Photo Editing Software
By wyllys on Mar 18, 2005
If you do alot of digital photography, you probably have certain tools that you like to use in you "digital darkroom". Photoshop is usually considered THE tool for "serious" photogeeks. Yes, I know, it doesn't run on Solaris (or Linux), but I when I am working on photos, I want the best tool for the job and am not going to let OS religion dictate my choice of tool. However, Photoshop CS is also seriously expensive for the full blown version.
The Gimp is a very powerful tool that is included in Solaris 10 and on most Linux distros. Personally, I don't care for the Gimp interface, but that's not to say it won't do the job. GIMP does have a nice interface for adding extensions and there is a growing community of GIMP extension developers who are always adding nice enhancements. Most digital workflow steps can be performed in the Gimp just as in Photoshop. Its a matter of choice and convenience.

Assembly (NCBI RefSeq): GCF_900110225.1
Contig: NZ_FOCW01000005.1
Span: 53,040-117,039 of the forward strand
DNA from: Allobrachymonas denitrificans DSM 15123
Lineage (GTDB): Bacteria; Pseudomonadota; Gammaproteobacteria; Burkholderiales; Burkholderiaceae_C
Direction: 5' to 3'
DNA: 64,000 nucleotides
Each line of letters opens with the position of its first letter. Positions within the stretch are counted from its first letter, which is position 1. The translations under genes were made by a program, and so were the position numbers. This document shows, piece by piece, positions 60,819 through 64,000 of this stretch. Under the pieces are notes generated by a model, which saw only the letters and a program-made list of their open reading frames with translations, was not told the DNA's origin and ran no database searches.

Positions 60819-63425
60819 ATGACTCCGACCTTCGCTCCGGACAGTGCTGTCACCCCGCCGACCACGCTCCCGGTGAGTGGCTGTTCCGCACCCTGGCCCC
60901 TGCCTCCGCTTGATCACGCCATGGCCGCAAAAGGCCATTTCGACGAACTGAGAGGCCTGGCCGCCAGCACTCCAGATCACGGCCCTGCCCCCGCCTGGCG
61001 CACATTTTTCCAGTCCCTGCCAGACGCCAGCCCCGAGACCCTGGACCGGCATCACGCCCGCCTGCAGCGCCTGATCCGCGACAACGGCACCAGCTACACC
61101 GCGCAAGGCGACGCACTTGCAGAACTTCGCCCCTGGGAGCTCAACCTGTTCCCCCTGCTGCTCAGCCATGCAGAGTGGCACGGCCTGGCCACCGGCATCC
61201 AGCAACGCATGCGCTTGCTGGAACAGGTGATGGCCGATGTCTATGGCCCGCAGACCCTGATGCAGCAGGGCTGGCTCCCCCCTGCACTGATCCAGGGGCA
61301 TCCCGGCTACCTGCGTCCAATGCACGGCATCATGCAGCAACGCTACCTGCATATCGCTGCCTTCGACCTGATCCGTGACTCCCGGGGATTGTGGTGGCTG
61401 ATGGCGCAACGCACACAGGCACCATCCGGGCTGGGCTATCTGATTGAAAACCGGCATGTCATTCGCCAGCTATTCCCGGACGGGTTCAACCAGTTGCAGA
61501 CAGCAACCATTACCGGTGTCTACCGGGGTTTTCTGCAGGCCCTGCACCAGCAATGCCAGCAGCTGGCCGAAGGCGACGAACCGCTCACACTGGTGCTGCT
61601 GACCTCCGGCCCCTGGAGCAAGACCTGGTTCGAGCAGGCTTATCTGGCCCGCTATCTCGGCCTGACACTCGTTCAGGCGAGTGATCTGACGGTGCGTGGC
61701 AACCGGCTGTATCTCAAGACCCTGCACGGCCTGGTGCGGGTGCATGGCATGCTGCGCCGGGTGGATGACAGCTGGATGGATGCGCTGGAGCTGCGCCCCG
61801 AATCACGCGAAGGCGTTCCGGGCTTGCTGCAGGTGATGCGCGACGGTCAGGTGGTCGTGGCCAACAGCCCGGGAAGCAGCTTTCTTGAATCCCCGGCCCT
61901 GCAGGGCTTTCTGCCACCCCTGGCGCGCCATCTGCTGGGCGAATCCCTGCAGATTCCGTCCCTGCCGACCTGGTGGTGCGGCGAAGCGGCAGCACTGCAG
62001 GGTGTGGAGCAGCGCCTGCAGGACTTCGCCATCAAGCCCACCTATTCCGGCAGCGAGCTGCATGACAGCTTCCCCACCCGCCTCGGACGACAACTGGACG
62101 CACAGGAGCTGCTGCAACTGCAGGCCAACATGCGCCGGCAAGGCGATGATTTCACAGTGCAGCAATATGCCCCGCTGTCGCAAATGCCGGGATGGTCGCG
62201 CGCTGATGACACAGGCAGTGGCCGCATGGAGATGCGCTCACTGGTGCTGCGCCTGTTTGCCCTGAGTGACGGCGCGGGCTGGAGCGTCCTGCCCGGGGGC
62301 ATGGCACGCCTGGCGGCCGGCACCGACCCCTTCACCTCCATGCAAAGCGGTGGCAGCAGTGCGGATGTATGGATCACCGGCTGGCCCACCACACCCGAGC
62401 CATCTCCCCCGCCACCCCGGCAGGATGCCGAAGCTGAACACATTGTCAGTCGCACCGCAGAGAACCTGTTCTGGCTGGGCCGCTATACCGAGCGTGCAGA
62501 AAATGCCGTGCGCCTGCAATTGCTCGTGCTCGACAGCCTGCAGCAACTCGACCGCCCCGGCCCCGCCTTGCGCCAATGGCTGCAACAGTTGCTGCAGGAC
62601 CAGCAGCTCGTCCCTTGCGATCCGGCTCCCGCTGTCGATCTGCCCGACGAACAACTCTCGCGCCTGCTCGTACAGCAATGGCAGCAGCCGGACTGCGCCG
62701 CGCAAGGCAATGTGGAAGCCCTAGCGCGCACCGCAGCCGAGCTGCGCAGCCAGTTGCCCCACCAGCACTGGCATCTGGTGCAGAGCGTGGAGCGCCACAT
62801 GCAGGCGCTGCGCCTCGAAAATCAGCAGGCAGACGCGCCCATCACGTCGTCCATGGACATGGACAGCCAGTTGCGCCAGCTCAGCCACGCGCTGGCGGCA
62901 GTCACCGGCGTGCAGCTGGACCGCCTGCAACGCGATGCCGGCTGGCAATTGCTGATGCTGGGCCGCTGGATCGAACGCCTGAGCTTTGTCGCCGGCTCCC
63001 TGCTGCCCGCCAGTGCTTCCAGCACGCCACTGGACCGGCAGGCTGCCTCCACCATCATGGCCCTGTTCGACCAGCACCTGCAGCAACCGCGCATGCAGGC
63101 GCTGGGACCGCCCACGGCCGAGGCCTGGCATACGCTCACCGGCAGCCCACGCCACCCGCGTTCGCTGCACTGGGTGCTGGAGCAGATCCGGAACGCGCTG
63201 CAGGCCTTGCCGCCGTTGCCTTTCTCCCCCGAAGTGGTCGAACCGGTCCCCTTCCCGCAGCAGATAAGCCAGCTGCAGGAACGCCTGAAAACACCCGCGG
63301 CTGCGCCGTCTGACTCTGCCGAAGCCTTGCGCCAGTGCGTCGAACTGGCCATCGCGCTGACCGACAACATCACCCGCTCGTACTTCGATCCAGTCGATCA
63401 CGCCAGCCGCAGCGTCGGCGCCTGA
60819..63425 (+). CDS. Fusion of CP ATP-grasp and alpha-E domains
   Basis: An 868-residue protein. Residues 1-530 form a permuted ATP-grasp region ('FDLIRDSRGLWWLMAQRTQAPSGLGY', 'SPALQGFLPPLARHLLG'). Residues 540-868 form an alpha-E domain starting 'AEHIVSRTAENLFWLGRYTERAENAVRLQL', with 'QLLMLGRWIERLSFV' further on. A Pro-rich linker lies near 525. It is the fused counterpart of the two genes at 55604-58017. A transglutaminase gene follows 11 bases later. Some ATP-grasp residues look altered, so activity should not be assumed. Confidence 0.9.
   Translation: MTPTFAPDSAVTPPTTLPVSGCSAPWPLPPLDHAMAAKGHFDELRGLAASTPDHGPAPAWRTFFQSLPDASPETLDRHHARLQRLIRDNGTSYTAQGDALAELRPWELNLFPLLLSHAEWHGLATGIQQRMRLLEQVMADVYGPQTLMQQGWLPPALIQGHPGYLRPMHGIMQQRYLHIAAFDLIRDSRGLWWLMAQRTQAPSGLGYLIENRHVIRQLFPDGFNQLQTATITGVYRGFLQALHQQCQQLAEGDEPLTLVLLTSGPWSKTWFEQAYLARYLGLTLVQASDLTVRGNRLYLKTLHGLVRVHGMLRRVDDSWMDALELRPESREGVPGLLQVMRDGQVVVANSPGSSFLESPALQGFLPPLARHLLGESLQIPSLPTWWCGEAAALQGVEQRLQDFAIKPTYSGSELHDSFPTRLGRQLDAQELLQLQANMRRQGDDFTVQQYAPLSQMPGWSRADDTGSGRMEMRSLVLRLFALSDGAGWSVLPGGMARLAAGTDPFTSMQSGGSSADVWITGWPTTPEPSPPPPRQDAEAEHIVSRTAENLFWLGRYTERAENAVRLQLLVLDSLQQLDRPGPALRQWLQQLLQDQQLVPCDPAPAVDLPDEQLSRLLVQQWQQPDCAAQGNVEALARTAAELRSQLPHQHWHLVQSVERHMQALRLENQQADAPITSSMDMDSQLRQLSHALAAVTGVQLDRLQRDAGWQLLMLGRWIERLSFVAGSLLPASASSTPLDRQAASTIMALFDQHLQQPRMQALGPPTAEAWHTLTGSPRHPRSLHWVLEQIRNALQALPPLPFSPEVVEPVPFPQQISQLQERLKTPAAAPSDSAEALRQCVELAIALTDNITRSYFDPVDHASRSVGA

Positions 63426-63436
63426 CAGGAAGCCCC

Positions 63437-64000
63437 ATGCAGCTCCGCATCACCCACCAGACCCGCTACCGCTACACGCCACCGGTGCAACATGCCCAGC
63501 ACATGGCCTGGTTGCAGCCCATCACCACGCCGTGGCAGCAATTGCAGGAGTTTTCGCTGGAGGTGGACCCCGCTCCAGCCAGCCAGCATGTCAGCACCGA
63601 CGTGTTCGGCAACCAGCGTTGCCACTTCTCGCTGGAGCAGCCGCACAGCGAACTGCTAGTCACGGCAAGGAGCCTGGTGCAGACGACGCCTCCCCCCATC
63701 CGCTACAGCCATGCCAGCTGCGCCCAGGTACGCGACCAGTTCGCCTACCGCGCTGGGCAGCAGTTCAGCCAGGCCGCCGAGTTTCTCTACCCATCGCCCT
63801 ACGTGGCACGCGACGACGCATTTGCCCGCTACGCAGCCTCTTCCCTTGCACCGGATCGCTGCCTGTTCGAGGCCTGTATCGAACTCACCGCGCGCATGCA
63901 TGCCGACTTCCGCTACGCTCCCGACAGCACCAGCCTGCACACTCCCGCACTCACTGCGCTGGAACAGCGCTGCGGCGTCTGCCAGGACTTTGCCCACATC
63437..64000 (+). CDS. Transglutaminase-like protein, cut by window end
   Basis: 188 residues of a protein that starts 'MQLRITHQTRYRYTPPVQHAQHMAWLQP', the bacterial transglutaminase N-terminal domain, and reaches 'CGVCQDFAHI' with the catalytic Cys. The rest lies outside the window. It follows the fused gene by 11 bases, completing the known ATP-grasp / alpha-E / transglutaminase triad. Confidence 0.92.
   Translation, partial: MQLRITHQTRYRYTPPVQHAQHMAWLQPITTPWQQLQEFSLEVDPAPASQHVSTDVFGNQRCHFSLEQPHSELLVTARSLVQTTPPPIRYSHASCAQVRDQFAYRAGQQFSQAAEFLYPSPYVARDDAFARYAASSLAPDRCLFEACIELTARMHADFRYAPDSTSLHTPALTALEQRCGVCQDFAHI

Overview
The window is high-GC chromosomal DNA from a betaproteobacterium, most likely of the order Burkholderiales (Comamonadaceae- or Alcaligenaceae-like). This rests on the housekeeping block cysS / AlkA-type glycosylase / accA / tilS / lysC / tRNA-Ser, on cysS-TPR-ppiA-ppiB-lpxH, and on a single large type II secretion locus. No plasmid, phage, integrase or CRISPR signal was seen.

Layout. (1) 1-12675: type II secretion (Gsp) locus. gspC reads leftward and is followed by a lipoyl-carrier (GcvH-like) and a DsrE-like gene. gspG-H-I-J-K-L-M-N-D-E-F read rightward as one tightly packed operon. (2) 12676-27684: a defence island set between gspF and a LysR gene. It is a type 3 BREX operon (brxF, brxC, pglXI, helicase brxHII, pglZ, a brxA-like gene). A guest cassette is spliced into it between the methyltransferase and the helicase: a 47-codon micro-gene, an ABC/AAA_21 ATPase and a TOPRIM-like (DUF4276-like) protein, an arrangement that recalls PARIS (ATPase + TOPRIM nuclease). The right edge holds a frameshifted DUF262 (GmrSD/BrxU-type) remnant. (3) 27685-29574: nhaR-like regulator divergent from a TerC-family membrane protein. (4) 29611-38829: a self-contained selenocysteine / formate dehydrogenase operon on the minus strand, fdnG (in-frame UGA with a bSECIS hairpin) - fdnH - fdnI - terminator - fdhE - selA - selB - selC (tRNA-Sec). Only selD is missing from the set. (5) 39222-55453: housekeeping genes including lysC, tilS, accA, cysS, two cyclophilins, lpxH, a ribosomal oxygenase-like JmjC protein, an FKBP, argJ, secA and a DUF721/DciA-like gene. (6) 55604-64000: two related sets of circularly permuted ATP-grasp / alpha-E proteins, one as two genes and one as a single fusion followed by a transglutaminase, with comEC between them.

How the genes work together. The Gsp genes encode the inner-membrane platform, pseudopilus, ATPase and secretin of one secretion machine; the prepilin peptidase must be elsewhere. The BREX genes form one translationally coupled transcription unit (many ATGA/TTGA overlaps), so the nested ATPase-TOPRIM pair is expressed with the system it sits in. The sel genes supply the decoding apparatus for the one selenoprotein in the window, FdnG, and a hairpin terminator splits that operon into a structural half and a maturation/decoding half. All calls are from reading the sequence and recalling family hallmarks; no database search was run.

One thing that the GIMP and Photoshop do not offer is a way to manage huge libraries of photos. I have thousands of images on my hard drive and searching through lots of subdirectories and looking at non-descriptive filenames (ex: DSCN01234.JPG) is not a very efficient system. There are alot of packages out there for managing digital photo libraries. If anyone actually reads this, maybe I will get a bunch of suggestions for OpenSource photo managers that I can try out and report on later.
I have always liked using ACDSEE, it is very fast, it has nice browsing features, has great archiving, backup and restore features. It also includes an editor which can do all of the most common digital "tweaks" that one usually performs.
My new favorite tool is Picasa2 from the folks at Google. The interface is slick, the editing tools are more limited than those from ACDSEE, Gimp, or Photoshop. However, the editing features that they do offer are really easy to use and I have had excellent results using Picasa2 to adjust my photos for web publishing. It has nice features for archiving, backup/restore, and searching. I highly recommend using this if you keep your photo library in Windows and need a good utility for managing and doing basic "digital darkroom" operations.
Here is my photo gallery, most of the photos in this were edited with Photoshop, but I am starting to use Picasa2 more and more now.